Leonardo’s church designs were of the Florentine style, and so based on strict geometrical order, in recognition of Vitruvius’s dictum that the design of a temple should reflect the proportions of a human body – hence Leonardo’s drawing of Vitruvian Man (probably a self-portrait), which blends the shape of man and the rules of geometry. One senses that Leonardo felt that religion provided order and purpose, and therefore its architecture should reflect that. However, in his artistic masterpieces, even when depicting sacred moments, he eschewed traditional religious decoration, such as the use of haloes. This could simply reflect his discomfort with convention, or the manifestation of his uncertainty over some the Church’s teachings. However, Vasari’s account of his death records Leonardo dying in a state of communion with the Church, having taken the sacraments. This only serves to perpetuate the uncertainty over his thought in this regard.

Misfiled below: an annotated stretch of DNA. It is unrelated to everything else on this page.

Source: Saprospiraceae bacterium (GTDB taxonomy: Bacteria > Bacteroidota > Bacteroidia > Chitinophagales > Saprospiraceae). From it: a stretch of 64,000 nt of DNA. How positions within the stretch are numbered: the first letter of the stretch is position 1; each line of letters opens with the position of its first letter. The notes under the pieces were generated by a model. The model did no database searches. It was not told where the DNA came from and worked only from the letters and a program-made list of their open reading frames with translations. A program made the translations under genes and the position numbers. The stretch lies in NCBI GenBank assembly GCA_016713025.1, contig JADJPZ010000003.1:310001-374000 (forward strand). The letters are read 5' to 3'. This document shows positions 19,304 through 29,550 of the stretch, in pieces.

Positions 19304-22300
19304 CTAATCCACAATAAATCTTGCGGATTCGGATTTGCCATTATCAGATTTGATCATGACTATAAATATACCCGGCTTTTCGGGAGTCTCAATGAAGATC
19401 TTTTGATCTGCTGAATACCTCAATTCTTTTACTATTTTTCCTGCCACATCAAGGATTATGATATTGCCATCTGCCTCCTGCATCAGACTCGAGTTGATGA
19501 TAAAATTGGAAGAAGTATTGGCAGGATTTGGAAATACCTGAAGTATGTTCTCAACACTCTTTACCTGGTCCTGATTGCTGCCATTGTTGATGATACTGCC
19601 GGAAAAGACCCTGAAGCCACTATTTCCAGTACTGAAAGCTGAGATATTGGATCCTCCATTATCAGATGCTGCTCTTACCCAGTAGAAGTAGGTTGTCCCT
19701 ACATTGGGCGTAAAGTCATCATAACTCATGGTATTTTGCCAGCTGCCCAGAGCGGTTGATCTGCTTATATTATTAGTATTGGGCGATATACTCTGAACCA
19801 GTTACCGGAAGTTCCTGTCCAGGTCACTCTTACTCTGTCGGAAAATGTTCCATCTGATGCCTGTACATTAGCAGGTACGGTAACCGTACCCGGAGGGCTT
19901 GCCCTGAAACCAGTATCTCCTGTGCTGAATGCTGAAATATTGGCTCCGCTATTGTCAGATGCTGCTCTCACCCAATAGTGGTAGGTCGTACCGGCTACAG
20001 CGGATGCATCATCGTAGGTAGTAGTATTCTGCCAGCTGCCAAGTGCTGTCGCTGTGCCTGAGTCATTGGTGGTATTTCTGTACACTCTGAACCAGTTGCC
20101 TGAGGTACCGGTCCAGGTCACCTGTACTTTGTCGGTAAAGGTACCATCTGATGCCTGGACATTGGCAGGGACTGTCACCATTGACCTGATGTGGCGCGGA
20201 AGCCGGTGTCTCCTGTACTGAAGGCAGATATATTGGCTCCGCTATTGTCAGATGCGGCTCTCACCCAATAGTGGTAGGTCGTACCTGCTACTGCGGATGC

Any discussion of Leonardo normally begins or ends with his masterpiece, the Mona Lisa. He worked on it during the last sixteen years of his life, so clearly this was a painting of immense personal value and interest to him. In this portrait of a silk merchant’s wife, Lisa Gherardini, we can see the apotheosis of his knowledge and the blending of all his disciplines. The enigmatic smile is the zenith of Leonardo’s anatomical, optical, scientific, and artistic genius. He creates depth and perspective through the winding river, whose gentle undulations are continued through her clothing, showing her and us to be inextricably linked with nature. The eyes famously follow the viewer, and her pose is informal rather than austere, capturing life as it is. Most strikingly, though, is this theme of impermanence and transition, captured in the fleeting smile. We catch Lisa, again on the turn, not static or posing, but caught in a moment, and we are invited to develop our own interpretation about what her expression or emotions are. Perhaps in many ways Leonardo’s art reflects his restlessness and inquisitiveness; life is short and we should make the most of it.
Leonardo died, possibly of a stroke, at the Château du Clos Lucé, Amboise, in central France, on 2 May 1519, at the age of sixty-seven. He was buried in the church of the Chateau, which was later demolished. What are hoped to be his remains now reside in the Chapel of Saint-Hubert.
© Mark Willingham 2020
Mark Willingham teaches Religion & Philosophy at Bancroft’s School, London.